The legality of abortion in Latin America varies from country to country. The one constant almost everywhere is the inaccessibilty of a safe, legal procedure.
Weekly global roundup: Will Saudi Arabia’s plan to construct a women-only industrial city opens new doors for women? Philippines’ RH Bill still hanging in the balance as the Catholic Church grows restless; Texans seek abortion pills in Mexico; Rare justice for 13-year-old Afghan torture survivor.
When I was growing up in California, I often felt disconnected from my extended family in Mexico. Once I became a teenager, however, I realized our experiences weren’t as different as I’d assumed in my youth, especially when it came to accessing sexual and reproductive health care.
The current sexual and reproductive health landscape in Mexico is one of both progress and challenges. It is one of divisions between rich and poor, between urban and rural populations, and between younger and older generations.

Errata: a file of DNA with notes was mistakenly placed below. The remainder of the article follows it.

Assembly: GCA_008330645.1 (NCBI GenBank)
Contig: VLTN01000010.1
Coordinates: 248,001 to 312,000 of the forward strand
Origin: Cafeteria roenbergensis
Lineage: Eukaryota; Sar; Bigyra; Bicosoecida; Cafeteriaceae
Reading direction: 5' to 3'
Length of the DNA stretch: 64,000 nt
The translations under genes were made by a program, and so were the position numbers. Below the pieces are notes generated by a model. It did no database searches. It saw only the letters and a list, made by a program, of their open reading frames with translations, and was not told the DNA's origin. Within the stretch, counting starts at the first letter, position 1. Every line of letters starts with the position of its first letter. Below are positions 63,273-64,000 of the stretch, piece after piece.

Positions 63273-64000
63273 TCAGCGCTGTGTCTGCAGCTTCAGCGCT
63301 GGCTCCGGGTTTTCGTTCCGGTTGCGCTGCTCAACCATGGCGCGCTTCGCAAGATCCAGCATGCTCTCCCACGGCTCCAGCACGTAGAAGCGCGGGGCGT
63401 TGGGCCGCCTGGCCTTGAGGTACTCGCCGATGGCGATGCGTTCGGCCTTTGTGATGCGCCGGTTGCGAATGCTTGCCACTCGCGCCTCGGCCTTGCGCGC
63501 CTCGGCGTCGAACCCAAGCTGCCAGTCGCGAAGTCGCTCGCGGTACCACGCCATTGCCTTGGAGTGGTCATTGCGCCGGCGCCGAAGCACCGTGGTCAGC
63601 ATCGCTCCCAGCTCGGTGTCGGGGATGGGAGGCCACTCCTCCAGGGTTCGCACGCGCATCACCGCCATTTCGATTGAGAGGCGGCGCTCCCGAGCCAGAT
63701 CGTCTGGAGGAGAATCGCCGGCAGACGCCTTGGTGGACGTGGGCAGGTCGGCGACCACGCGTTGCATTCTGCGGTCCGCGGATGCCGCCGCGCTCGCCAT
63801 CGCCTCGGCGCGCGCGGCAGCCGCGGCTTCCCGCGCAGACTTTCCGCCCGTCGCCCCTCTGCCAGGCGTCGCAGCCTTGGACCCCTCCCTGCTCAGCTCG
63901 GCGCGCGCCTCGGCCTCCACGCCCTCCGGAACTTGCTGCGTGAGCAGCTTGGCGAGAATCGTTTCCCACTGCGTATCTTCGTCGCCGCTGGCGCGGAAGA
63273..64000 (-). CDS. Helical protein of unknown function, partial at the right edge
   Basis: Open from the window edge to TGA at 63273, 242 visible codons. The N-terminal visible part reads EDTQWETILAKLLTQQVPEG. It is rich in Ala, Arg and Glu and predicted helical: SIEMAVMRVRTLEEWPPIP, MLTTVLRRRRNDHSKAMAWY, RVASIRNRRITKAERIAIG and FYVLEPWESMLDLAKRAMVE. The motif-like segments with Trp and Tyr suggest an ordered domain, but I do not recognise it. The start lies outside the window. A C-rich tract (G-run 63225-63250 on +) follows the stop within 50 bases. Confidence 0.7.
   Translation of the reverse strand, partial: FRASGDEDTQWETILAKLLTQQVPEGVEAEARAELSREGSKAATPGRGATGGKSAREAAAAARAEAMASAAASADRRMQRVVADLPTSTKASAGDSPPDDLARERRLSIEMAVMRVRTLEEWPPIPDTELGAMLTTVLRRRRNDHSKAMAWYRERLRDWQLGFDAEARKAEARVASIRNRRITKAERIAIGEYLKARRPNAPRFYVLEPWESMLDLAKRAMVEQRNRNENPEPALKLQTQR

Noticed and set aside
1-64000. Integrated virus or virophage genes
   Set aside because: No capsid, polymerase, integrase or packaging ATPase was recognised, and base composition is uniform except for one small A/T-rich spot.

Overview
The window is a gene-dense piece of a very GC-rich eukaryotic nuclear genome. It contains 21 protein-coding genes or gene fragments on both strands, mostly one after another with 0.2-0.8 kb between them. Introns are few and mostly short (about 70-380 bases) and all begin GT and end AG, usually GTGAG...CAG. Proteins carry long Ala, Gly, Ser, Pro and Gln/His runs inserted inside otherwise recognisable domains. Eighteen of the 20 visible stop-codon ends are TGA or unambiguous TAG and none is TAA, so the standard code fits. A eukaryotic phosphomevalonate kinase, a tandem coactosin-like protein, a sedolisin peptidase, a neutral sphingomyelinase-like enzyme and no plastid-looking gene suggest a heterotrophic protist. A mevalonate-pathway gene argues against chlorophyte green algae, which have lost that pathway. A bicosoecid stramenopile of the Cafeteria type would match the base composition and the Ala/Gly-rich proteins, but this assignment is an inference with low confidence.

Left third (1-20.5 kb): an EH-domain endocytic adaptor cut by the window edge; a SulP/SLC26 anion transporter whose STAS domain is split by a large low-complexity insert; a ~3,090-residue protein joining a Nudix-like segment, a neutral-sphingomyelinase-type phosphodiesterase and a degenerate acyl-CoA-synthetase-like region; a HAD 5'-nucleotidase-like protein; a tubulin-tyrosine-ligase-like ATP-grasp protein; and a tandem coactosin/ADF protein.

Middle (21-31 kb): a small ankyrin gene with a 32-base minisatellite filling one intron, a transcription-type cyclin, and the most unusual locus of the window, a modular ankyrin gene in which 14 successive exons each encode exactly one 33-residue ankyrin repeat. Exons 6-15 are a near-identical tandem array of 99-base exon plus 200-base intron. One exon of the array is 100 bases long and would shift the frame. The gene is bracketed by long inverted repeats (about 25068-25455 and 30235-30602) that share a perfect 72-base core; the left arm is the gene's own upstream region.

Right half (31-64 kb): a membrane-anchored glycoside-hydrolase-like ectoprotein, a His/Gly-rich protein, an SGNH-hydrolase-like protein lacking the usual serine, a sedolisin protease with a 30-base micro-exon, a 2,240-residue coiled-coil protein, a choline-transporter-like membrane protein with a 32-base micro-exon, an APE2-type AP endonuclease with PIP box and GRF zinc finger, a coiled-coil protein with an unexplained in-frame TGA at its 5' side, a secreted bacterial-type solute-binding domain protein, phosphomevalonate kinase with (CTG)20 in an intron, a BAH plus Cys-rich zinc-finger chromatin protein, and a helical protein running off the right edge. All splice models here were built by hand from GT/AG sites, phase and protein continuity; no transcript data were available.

Five years after Mexico City decriminalized first-trimester abortion, the MARIA Fund helps women from other parts of Mexico to access safe abortion care. You can help them.
“Do you have a problem with blood?”
“No,” I lied.
“Great, I have a woman coming tomorrow at 10 am.”
That simple exchange left me a changed woman.
I was 22 years old and traveling alone in Mexico. I came to stay with a French-Canadian documentary filmmaker and his Mexican doctor wife, whom I’d met at a speaking event they held several months earlier at my university. We’ll call the doctor ‘Cepoori’.
Coverage of Josefina Vazquez Mota’s presidential campaign in Mexico has focused largely on the simple fact that she’s a woman. Her politics are much more relevant to her candidacy than her gender, and though her election as Mexico’s first female president is historic in itself, her politics are actually harmful to women.
Starting this week, we will be bringing you a weekly roundup of global sexual and reproductive health and justice news!
Mexico has thirty-two states if you include Mexico City’s federal district, and until the spring of 2007, when Mexico City legalized it during the first twelve weeks of gestation, abortion was illegal in all of them. It was rarely prosecuted, though, and there were also legal exemptions.
In Mexico, a girl had a c-section and premature birth due to life threatening pregnancy complications.